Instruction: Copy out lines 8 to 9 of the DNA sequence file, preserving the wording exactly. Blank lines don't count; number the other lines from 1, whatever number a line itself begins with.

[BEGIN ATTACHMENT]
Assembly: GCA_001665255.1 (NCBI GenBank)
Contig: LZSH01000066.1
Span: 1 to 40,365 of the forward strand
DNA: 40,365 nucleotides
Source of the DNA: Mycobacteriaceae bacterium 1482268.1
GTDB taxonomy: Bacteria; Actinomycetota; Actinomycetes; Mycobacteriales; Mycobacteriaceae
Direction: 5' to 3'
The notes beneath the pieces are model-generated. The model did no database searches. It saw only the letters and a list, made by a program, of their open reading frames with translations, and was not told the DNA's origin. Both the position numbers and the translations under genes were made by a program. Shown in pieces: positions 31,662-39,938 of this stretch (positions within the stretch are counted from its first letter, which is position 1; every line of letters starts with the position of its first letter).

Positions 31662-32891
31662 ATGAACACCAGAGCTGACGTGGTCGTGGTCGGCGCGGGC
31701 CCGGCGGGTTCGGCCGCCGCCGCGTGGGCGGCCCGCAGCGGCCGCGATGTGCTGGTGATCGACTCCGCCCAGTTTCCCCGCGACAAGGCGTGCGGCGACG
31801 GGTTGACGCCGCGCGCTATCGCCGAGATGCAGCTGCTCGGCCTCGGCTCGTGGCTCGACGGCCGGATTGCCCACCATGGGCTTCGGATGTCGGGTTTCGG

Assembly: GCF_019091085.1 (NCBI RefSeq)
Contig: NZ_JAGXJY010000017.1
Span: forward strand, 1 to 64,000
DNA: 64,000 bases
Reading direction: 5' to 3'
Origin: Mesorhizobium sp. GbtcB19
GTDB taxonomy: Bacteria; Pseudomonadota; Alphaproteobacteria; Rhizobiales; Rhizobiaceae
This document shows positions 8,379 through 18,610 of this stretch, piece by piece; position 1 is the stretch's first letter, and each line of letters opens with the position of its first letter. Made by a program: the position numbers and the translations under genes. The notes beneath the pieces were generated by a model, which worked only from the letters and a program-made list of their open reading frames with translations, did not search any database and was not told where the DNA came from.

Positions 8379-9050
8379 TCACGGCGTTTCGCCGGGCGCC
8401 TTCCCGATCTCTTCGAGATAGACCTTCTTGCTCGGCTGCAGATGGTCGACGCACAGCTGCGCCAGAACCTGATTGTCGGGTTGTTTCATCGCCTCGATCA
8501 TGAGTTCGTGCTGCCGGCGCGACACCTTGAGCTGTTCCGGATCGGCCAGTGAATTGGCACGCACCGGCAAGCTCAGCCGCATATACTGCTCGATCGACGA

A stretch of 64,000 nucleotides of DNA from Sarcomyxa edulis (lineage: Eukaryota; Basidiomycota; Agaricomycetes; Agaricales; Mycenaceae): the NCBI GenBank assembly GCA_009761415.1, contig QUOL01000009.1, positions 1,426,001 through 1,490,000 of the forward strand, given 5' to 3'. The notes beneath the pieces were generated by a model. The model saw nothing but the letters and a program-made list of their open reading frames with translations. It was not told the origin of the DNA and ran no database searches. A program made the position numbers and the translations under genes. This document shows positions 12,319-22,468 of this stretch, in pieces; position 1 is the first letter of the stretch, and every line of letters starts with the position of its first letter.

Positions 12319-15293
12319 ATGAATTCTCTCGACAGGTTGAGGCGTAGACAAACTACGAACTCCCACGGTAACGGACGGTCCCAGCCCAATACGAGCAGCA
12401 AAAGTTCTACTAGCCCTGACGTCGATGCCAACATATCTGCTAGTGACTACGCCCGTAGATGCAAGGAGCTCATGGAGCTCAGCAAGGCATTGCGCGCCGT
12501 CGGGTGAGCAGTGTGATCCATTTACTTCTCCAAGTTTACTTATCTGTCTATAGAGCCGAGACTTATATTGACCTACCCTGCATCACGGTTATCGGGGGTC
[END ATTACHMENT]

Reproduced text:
The notes beneath the pieces are model-generated. The model did no database searches. It saw only the letters and a list, made by a program, of their open reading frames with translations, and was not told the DNA's origin. Both the position numbers and the translations under genes were made by a program. Shown in pieces: positions 31,662-39,938 of this stretch (positions within the stretch are counted from its first letter, which is position 1; every line of letters starts with the position of its first letter).

Positions 31662-32891